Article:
However, you cannot "self-assess" whether you meet any of the other 3 tests if 80% or more of your personal services income is from one source. In these cases, you need a personal services business determination in order to be treated as conducting a personal services business.".

48. Section 87-1 is part of the Guide to Division 87. Subject to the requirements of section 2-40 and section 950-150 of the ITAA 1997, the guide to Division 87 may be considered for limited purposes in interpreting section 87-15 and particularly here for section 87-18(3) i.e. the "results test" for a personal services entity.

49. The 4 PSB tests referred to in section 87-1 are listed in section 87-15(2) as the results test under section 87-18, the unrelated clients test under section 87-20, the employment test under section 87-25 and the business premises test under section 87-30.

50. The PSB tests set out at section 87-15(2) are clearly designed to exclude from the


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operation of Part 2-42, an individual's personal services income (derived either by the individual or an entity) that is earned by the individual or the entity conducting a personal services business: see section 87-10 which states the object of Division 87 is to "define personal services in a way that ensures that it covers genuine businesses, but not situations that are merely arrangements for dealing with the personal services income of individuals". To be taken to be conducting a personal services business, one or more of the statutory tests must be satisfied, or would have been satisfied, but for unusual circumstances. Conducting a personal services business does not necessarily mean that a business is being conducted in the ordinary sense. Each PSB test is measuring whether a particular indicator which is usually present when an independent contractor is conducting his business, is actually present.

51. The results test in section 87-18(3) and the unrelated clients test in section 87-20 are the bases upon which the applicant contests the amended assessments.

The common law test of independent contractor

52. Whether an individual or an entity is an independent contractor is a mixed question of fact and law. The authorities show that the dividing line is often obscure particularly having regard to the complexity of arrangements between parties. The decided cases emphasise that in determining the question a wide survey of all relevant facts needs to be undertaken in order to ascertain the precise relationship between the parties. Although a number of relevant factors have been identified as bearing upon this issue, the distinction is not to be ascertained mechanically by checking a list of criteria which decided cases have identified as tending towards or against characterizing a person as either an employee or independent contractor. This is because the indicia do not always point in the same direction and may not always have the same significance:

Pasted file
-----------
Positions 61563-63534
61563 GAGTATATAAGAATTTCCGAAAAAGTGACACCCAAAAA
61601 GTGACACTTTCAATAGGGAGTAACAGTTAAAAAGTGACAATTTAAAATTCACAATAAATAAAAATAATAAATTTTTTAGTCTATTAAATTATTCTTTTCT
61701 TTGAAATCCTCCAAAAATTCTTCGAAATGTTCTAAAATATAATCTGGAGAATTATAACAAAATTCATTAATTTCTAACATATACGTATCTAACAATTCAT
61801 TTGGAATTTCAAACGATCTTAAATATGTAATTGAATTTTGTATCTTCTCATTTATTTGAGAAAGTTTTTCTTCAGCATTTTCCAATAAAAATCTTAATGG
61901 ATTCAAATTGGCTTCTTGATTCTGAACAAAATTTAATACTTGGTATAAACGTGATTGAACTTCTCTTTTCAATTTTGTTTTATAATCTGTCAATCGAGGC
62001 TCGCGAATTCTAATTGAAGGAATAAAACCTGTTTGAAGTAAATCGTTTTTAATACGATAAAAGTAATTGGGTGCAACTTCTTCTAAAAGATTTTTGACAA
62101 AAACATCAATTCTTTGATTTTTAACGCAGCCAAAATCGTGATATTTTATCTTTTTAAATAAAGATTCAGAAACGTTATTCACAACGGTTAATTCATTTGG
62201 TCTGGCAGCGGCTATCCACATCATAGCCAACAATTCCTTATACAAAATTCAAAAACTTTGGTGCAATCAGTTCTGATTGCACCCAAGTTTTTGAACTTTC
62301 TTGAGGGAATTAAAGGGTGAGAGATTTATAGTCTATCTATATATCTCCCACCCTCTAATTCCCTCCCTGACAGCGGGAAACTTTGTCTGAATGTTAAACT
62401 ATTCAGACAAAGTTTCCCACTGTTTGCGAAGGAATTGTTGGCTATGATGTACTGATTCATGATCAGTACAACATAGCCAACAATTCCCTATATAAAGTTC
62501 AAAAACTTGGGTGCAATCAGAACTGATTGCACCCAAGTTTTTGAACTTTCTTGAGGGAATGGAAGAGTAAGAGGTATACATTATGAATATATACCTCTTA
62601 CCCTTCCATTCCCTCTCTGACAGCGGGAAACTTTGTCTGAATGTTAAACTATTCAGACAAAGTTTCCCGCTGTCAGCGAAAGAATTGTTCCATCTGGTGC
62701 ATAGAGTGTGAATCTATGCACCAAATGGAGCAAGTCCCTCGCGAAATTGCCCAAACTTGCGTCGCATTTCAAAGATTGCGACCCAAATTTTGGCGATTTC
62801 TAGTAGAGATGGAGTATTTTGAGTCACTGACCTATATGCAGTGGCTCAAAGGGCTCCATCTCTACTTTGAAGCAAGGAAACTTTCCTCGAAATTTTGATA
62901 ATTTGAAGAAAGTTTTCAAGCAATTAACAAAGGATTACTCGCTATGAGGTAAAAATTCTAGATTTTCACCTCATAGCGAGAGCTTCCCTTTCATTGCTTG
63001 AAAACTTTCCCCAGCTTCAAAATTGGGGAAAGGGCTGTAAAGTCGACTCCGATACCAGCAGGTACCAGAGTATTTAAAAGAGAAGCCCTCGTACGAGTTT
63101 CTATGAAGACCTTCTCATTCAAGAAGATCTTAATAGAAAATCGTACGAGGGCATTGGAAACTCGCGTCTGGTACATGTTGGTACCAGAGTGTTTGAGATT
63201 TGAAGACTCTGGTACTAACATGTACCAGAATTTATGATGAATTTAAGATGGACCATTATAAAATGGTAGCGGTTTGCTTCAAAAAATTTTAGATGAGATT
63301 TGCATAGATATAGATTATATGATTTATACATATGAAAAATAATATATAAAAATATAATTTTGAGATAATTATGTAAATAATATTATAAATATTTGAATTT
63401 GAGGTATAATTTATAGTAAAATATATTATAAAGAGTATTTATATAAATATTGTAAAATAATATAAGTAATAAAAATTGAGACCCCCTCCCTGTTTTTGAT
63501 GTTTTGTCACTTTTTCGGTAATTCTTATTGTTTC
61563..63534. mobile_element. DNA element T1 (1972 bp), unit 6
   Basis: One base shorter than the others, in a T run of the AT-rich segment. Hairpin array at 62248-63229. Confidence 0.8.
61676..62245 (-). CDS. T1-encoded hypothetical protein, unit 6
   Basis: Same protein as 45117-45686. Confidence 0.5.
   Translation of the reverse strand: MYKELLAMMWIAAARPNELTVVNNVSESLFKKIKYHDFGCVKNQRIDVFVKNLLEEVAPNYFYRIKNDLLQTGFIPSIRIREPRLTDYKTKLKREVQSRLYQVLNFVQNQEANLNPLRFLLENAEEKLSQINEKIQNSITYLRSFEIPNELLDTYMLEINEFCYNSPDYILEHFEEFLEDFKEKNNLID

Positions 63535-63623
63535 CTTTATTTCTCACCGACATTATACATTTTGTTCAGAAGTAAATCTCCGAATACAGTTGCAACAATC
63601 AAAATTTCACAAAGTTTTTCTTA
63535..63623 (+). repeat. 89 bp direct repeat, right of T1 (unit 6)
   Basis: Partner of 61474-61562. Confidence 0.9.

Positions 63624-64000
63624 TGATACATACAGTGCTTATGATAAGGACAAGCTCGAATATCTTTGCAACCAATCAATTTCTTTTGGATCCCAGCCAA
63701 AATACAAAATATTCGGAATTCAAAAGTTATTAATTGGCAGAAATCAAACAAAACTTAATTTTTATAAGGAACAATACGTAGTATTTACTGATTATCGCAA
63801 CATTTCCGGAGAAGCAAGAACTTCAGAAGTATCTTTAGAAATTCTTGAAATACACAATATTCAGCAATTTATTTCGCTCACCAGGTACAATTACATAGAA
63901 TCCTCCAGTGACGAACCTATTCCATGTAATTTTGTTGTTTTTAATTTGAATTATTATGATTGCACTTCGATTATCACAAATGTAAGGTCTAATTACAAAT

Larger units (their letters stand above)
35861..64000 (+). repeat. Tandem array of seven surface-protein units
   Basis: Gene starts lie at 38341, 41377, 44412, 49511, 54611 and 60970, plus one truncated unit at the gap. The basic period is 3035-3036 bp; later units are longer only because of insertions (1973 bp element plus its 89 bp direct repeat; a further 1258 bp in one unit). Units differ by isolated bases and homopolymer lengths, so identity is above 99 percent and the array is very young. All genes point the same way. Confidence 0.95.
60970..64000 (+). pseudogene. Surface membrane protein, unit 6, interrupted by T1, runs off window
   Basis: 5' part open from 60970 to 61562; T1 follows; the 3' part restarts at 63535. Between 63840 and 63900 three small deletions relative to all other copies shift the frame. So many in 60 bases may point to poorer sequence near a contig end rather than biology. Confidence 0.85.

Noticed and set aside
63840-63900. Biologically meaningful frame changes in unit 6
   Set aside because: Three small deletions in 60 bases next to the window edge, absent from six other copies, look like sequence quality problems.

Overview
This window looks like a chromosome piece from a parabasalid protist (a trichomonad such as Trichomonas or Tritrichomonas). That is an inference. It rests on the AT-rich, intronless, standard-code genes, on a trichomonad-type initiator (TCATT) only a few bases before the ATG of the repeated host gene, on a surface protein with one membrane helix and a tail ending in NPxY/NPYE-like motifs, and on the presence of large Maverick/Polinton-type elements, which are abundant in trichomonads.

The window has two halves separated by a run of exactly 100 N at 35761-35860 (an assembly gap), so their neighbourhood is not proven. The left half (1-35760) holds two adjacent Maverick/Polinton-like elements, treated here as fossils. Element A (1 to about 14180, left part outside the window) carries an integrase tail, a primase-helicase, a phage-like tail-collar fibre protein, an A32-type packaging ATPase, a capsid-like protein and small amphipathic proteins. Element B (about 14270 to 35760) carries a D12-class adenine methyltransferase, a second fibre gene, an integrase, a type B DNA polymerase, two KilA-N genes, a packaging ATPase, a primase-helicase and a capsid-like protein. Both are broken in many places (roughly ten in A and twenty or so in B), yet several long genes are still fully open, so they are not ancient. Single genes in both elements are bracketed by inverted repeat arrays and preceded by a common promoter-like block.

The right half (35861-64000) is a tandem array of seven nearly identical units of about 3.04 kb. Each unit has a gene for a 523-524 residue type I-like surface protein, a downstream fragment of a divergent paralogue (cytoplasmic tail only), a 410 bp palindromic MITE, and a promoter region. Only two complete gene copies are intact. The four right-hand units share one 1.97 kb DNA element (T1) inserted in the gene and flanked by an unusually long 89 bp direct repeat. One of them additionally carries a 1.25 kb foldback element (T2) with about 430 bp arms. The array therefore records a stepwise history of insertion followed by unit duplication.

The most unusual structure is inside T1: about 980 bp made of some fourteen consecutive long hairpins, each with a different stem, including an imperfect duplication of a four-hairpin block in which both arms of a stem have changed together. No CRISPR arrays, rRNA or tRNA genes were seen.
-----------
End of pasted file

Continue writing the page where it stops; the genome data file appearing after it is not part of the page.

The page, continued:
Stevens v Brodribb Sawmilling Co Pty Limited (1986) 160 CLR 16. Rather the search is for the true relationship or nature of the relationship between the parties having regard to an overall consideration of all relevant factors. The totality of the relationship must be considered:
Stevens v Brodribb Sawmilling Co Pty Limited (1986) 160 CLR 16 at 29 per Mason J cited with approval in
Hollis v Vabu 2001 ATC 4508; (2001) 207 CLR 21 at 33[24].

53. Modern authorities allow a greater degree of flexibility in characterising such a relationship. Control is no longer recognised as the determining factor. However control remains relevant but is not the only relevant factor. In
Hollis v Vabu 2001 ATC 4508; (2001) 207 CLR 21 the joint judgment demonstrated that the characterisation involves inquiry whether the worker is a servant of another in that other's business or whether the worker carries on a trade or business on his or her own behalf. Considering the totality of the relationship the question is whether, viewed as a practical matter, the putative worker can be said to be conducting his or her own business.

54. McHugh J. in
Hollis v. Vabu at 48[68] goes some way to describing the sort of taxpayer intended to be covered by Part 2-42:

"I also agree with their Honours that the courier was not an independent contractor in the sense of someone who acts as an independent principal, exercising an independent discretion in carrying out a task for his own business interest and who is retained simply to produce a result. The couriers in this case were far removed from the paradigm case of an independent contractor - the person who has a business enterprise and deals with any member of the public or a section of it upon terms and conditions that the contractor sets or negotiates. Moreover, I agree that certain aspects of the work relationship between Vabu and the couriers suggest an employer/employee relationship, according to the classical tests. But while the couriers were subject to extensive direction and control by Vabu, were Vabu's representatives and worked for Vabu's business interests, there were features of the relationship which are not typical of a traditional employment relationship. They include the provision of their own equipment - in some cases, motor vehicles - the capacity to incorporate or form their own business structure, the tax and superannuation arrangements, and the lack of actual provision for annual leave and sick pay benefits."


ATC 2478